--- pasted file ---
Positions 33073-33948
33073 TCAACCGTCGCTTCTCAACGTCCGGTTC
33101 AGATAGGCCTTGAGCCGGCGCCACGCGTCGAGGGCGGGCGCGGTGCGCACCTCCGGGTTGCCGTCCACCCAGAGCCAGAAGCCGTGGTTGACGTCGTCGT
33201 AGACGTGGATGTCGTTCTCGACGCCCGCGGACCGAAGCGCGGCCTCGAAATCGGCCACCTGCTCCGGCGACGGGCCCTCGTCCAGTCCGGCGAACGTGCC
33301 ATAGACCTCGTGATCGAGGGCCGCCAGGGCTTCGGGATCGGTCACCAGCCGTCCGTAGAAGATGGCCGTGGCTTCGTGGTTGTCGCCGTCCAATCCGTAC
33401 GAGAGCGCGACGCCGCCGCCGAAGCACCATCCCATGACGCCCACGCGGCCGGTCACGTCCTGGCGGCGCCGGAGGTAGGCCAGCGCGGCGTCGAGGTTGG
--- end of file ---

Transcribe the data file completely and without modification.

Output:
Positions 33073-33948
33073 TCAACCGTCGCTTCTCAACGTCCGGTTC
33101 AGATAGGCCTTGAGCCGGCGCCACGCGTCGAGGGCGGGCGCGGTGCGCACCTCCGGGTTGCCGTCCACCCAGAGCCAGAAGCCGTGGTTGACGTCGTCGT
33201 AGACGTGGATGTCGTTCTCGACGCCCGCGGACCGAAGCGCGGCCTCGAAATCGGCCACCTGCTCCGGCGACGGGCCCTCGTCCAGTCCGGCGAACGTGCC
33301 ATAGACCTCGTGATCGAGGGCCGCCAGGGCTTCGGGATCGGTCACCAGCCGTCCGTAGAAGATGGCCGTGGCTTCGTGGTTGTCGCCGTCCAATCCGTAC
33401 GAGAGCGCGACGCCGCCGCCGAAGCACCATCCCATGACGCCCACGCGGCCGGTCACGTCCTGGCGGCGCCGGAGGTAGGCCAGCGCGGCGTCGAGGTTGG